Rooftop Solar Panel System

Service: Insurance
Subject: Facilities
Setting: Property
Type: Risk Notes

Overview of Issue

Solar power is cited by environmental organizations as one of the most sustainable and clean energy sources in Canada. Solar photovoltaic (PV) systems, including those installed on rooftops, are vigorously promoted by the government.

There has been an increasing trend of businesses, residential buildings, industrial facilities and institutions, including healthcare facilities, installing these systems.

Solar PV systems pose considerable concern for fire fighter safety and in property loss prevention. Proper coordination and consultation with all stakeholders – the fire department, authority having jurisdiction (e.g. city engineer), roof/building designers/engineers, consultants, facilities/ maintenance team and insurers – should be made to address foreseeable risks associated with rooftop solar PV installations.

Key Points

  • All stakeholders should be involved in the design phase before installation to address various foreseeable risks associated with rooftop solar photovoltaic system in healthcare facilities.

Things to Consider


  • Design of the rooftop solar PV system should be completed by a qualified professional engineer and installed by a certified solar PV contractor/installer with experience, preferably in the healthcare industry.
  • Comply with the building code having jurisdiction regarding solar PV. Consider additional loads on the existing roof, lightning exposure, surge protection, snow loading/drifting, wind, rainfall/drainage, hail and earthquake (if exposed) in the design.
  • Involve the fire department in the project design and coordination.
  • Firefighters’ concerns should be addressed in the system design (please see References section for Ontario Ministry of Labour’s Guidance, as an example).


  • Evaluate whether and how the installation of the solar PV system affects the fire performance characteristics of the overall roof system.
  • Install noncombustible insulation (e.g. mineral wool) within roof expansion joints when solar PV installations are installed on new or existing roof covers.
  • For new roofing system projects, consider using an approved solar PV system and approved roof assembly (i.e. installing an FM approved roof system in conjunction with Approval Standard 4478). Use noncombustible insulation or cover boards directly below the roof cover. This includes gypsum cover boards and mineral wool or expanded glass insulation.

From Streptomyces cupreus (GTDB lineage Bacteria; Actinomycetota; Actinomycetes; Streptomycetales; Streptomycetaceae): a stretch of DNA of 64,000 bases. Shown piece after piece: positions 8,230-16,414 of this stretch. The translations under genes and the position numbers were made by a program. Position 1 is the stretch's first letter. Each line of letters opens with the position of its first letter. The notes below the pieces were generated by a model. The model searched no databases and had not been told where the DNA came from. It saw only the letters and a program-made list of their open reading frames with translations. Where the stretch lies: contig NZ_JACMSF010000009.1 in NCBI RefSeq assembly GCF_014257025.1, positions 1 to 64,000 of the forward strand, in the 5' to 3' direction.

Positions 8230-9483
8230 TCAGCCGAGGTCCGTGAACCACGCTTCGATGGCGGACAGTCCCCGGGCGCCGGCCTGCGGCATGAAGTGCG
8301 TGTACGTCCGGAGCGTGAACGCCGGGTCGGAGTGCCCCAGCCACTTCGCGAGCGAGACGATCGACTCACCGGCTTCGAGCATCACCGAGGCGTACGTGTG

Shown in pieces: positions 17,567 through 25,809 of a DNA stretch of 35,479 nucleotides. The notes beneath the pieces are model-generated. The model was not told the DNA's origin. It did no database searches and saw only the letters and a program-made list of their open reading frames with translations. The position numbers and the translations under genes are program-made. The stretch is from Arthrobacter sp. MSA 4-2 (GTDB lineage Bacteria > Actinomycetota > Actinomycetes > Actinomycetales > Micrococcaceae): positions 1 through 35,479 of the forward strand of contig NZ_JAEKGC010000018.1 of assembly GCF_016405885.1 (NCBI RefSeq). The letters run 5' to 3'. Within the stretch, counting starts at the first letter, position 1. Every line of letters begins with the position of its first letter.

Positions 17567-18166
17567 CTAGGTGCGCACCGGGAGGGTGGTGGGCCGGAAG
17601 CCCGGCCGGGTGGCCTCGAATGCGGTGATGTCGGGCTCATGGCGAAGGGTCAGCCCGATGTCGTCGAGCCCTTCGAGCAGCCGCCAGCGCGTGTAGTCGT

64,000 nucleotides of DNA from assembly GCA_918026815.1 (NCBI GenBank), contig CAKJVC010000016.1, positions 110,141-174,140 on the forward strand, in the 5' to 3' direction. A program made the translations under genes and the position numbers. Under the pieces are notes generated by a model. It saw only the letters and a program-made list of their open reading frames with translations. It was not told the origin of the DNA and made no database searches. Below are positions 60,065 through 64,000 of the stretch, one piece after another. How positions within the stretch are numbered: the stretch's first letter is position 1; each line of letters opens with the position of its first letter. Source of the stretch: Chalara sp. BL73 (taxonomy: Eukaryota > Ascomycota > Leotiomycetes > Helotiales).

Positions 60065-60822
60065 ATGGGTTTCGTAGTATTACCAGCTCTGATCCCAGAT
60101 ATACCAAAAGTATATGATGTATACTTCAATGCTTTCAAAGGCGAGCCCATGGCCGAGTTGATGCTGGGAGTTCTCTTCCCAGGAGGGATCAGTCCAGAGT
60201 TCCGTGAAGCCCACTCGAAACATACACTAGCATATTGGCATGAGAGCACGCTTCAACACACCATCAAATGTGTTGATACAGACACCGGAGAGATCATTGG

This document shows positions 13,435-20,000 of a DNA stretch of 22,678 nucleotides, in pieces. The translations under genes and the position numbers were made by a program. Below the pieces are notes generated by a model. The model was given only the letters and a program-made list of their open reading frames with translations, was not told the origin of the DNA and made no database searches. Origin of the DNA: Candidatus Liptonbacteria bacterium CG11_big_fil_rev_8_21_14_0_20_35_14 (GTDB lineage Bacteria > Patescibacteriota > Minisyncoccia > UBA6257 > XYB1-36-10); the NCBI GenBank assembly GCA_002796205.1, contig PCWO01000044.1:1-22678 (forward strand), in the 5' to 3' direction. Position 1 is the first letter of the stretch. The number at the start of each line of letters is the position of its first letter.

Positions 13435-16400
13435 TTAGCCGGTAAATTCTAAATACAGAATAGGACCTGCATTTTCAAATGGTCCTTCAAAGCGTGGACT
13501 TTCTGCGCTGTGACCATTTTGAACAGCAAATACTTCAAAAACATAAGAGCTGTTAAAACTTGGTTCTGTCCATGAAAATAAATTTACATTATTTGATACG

• Do not use solar PV panel systems that contain foam plastic (e.g. extruded foam polystyrene) unless specifically approved as part of the assembly.
  • Where rooftop solar PV systems cover the entire roof, ensure alternative routes for smoke ventilation in case of fire.
  • Provide a remote disconnect for the DC (direct-current) power combiner box. Provide interlocks to trip the DC feed to the inverter and initiate an alarm. Investigate the alarm if the interlock trip was caused by a ground fault (via residual current DC monitoring or a ground circuit DC current sensing relay).

Trips and Falls

  • Provide orientation and training (i.e. fall safety program) to personnel and contractor staffs accessing the roof for increased risk of trip and fall.
  • Keep “tie off” points (anchor points for attaching lifelines, lanyards or deceleration devices) accessible for contractors and/or maintenance personnel.

Falling Snow and Ice

  • A solar PV system on the roof can potentially shed snow. This sudden release of snow can be hazardous to pedestrians or vehicles below. Precautions should be put in place and appropriate building codes should be consulted and complied with.

Operation and Maintenance

  • Operate and maintain the solar PV system in accordance with the manufacturer’s recommendations and specifications.
    • Other best practice guidelines include:
    • Check all equipment for damage or required maintenance after severe wind or snow storms.
    • Perform solar PV array insulation resistance tests every three years.
    • Perform a thermographic survey for all electrical components (e.g. inverters, wire connections, and modules) annually.
    • Visually inspect inverters regularly.
    • Test inverters annually to ensure correct operation in accordance with the manufacturer’s specifications.
    • Inspect the sealing of roof penetrations for water-tightness annually and repair or replace as needed.
    • Adjust the inspection and testing frequencies depending on the particular type of equipment and its duty, failure history, criticality, and condition using recognized codes, standards and best practices.
    • Inspect the solar PV assemblies at least annually to ensure mechanical connections between panels and supports have not loosened or become corroded, and that concrete paver blocks have not deteriorated. Tighten connections and replace corroded or deteriorated materials as needed.


  • Canadian Standards Association Group. (2013). Solar photovoltaic rooftop-installation best practices guideline.
  • Electrical Safety Authority. (2013). Renewable generation safety.
  • FM Global. (2014). Roof mounted solar photovoltaic panels. [Data Sheet].
  • Ontario Fire Service Section 21 Advisory Committee. (2011). Solar photovoltaic systems. [Fire Fighters Guidance Note].
  • Zurich American Insurance Company. (2014). Photovoltaic systems.